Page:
December 21, 1987
Appeal from the Supreme Court, Suffolk County (Cromarty, J.).
Ordered that the judgment is affirmed, with costs.
In connection with a project to electrify the Main Line of the Long Island Rail Road Company (hereinafter the LIRR) from Hicksville to Ronkonkoma, the petitioner Metropolitan Transportation Authority (hereinafter the MTA) seeks to acquire by condemnation a portion of certain property of Pinelawn Cemetery held under a 99-year lease with an option to renew. According to the MTA, the subject property, which is approximately 74 feet by 150 feet and located immediately adjacent to an existing right of way of LIRR, is needed for the construction of an electric substation. Pursuant to EDPL article 2, the MTA held a public hearing on January 30, 1986, and thereafter, on February 28, 1986, it issued its determination and findings pursuant to EDPL 204, which included the following statement: "The parcel was selected for the following reasons: Accessibility to and from Wellwood Avenue; the parcel is adjacent to the railroad right-of-way; underutilization (property is vacant and contains no graves or burial sites); minimization of construction and maintenance costs, minimization of adverse impact on the current and future use of the parcel; and minimization of impact on the community, including the surrounding cemeteries".
Although EDPL 207 provides for judicial review by the appropriate Appellate Division of the condemnor's determinations and findings, Pinelawn Cemetery failed to pursue this remedy. Subsequently, the MTA commenced the instant proceeding under EDPL 402 for authorization to file an acquisition map to obtain title to the property, and filed a notice of pendency against the property. In response, Pinelawn Cemetery interposed an answer alleging, inter alia, on information and belief, that the MTA intended to utilize at least part of the land to be condemned for the purpose of access roads and streets to the electric substation. Pinelawn Cemetery claimed that the MTA had no authority to condemn the subject property because it failed to obtain the requisite consent provided under Not-For-Profit Corporation Law § 1506 (k) which states the following: "Streets or highways not to be laid out through certain cemetery lands. So long as the lands of a rural cemetery corporation organized under the act entitled `An act authorizing the incorporation of rural cemetery associations,' constituting chapter one hundred thirty-three of the laws of eighteen hundred forty-seven, and the acts amendatory thereof, shall remain dedicated to the purpose of a cemetery, no street, road, avenue or public thoroughfare shall be laid out through such cemetery, or any part of the lands held by such association for the purposes aforesaid, without the consent of the trustees of such association and the cemetery board". Pinelawn Cemetery also alleged that the MTA's action violated its right under the United States Constitution because it impaired its right to quiet enjoyment of the premises. Samuel N. Greenspoon, Director and General Counsel of Pinelawn Cemetery, submitted an affidavit in opposition to the petition, in which he asserted that MTA would place an access road on the subject parcel. He pointed out that during prior negotiations between Pinelawn Cemetery and the MTA for the exchange of land, the MTA delivered a map showing an access road to the proposed substation.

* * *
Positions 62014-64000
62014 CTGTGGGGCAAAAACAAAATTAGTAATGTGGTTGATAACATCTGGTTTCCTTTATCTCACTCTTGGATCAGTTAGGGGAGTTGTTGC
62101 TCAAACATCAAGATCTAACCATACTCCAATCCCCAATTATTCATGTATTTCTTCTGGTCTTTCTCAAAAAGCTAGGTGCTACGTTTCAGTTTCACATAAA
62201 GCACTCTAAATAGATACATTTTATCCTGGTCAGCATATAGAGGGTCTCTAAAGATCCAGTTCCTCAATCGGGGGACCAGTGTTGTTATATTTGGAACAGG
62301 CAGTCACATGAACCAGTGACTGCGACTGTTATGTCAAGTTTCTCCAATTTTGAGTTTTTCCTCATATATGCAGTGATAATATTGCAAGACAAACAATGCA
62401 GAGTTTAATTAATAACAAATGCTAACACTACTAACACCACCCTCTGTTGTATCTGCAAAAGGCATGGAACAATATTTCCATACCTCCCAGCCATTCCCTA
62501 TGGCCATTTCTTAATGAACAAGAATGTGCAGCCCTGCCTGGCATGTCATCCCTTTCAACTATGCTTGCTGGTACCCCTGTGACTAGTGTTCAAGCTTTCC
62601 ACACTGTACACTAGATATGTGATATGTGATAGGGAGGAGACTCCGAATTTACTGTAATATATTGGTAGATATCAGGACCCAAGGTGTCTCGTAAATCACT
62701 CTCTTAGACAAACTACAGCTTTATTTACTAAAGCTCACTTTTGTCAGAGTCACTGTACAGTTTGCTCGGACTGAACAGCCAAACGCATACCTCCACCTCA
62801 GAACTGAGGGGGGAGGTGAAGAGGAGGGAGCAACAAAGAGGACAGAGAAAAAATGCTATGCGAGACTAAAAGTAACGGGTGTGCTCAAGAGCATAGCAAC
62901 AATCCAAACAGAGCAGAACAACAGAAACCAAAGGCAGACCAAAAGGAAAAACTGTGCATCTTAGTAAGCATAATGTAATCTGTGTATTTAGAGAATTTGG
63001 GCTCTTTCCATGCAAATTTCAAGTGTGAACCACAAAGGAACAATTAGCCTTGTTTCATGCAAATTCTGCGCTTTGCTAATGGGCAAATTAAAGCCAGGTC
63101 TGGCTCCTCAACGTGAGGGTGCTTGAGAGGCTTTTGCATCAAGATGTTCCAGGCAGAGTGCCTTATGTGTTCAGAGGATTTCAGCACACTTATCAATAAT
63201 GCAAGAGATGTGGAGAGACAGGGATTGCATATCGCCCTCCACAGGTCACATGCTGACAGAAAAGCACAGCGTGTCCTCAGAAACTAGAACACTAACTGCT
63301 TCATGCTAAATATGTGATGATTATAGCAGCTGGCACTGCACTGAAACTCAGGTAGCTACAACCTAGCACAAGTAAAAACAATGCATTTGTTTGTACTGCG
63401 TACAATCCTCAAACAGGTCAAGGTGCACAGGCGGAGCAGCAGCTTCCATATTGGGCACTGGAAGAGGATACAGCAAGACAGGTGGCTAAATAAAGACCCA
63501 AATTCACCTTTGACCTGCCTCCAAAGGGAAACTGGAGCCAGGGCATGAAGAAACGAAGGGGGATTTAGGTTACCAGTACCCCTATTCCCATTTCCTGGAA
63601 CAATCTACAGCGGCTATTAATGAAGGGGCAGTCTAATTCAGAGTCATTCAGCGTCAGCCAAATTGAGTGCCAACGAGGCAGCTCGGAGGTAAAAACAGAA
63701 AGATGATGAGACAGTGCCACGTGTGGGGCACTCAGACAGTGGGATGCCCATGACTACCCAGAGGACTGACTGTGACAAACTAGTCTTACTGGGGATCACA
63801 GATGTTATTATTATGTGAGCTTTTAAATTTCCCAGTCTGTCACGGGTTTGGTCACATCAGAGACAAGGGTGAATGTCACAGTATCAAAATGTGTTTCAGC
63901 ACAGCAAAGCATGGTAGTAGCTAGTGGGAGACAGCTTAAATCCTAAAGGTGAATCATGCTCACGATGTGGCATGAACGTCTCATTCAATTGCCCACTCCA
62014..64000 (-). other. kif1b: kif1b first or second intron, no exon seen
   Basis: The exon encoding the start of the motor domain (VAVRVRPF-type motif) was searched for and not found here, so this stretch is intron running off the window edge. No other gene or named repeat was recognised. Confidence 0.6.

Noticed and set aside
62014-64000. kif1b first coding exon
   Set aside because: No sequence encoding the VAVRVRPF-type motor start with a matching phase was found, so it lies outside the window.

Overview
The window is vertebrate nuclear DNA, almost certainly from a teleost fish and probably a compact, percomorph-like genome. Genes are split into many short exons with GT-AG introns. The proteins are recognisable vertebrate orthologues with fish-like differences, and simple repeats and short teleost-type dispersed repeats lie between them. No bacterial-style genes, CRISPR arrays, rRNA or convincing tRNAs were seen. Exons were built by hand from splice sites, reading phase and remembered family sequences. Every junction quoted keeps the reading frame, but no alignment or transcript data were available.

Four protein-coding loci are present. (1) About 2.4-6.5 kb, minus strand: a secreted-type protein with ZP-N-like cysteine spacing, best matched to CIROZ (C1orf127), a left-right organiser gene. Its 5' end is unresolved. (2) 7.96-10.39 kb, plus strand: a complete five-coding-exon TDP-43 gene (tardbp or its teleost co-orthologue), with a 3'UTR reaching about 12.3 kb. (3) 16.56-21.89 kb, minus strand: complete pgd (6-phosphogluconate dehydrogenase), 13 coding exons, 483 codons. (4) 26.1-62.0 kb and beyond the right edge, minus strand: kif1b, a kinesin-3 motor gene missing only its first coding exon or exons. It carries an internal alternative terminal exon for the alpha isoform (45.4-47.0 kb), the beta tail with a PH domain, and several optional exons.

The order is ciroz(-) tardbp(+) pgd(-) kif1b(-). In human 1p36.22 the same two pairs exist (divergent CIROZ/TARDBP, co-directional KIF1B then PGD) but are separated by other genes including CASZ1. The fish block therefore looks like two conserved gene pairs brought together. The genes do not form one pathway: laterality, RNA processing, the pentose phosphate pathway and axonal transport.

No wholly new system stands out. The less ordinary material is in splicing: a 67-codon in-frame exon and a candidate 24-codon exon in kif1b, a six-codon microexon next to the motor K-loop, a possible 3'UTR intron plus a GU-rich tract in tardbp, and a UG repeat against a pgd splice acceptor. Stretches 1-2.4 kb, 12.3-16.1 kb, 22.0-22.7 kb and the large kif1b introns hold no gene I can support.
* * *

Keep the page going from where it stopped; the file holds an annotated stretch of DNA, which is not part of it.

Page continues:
In a responding affidavit, the MTA's Director of Capital Construction, Region II in charge of the project, admitted that negotiations did go on at one point between the MTA and Pinelawn Cemetery but an agreement was never reached. He also conceded that the MTA's original plans were to locate an access road partially on Pinelawn Cemetery's property, but denied that the present plans included the construction of such a road, stating unequivocally that: "A change in the plan was made in order to place the entire driveway exclusively on the existing LIRR right of way".
The court rejected Pinelawn Cemetery's contentions and granted the MTA's petition, noting that Pinelawn Cemetery could have previously challenged the MTA's determination and findings after the public hearing pursuant to EDPL 207. Since Pinelawn Cemetery raises objections with respect to whether "the proposed acquisition is within the [MTA's] statutory jurisdiction or authority" (EDPL 207 [C] ), the proper recourse was for it to seek expeditious review by bringing a proceeding in this court under EDPL 207. EDPL 208 states that, "no court of this state shall have jurisdiction to hear and determine any matter, case or controversy concerning any matter which was or could have been determined in a proceeding under [article 2]". Having failed to timely raise this objection, Pinelawn Cemetery "may not circumvent the command of the statute with respect to procedures governing judicial review by raising [this] objection * * * within the context of an EDPL article 4 vesting proceeding" (Matter of Incorporated Vil. of Patchogue v Simon, 112 A.D.2d 374, 375, lv denied 66 N.Y.2d 605).
In any event, we find no evidence in the record to support Pinelawn Cemetery's conclusory allegations that the MTA intends to construct an access road. Thus, Not-For-Profit Corporation Law § 1506 (k) is inapplicable and does not bar the subject condemnation in the absence of the MTA obtaining the statutorily required consent. Further, there is also no merit to Pinelawn Cemetery's claim that the condemnation violates its right to quiet enjoyment of the premises and violates the constitutional prohibition against impairment of contracts (see, Dolman v United States Trust Co., 2 N.Y.2d 110, 114). Thompson, J.P., Brown, Eiber and Sullivan, JJ., concur.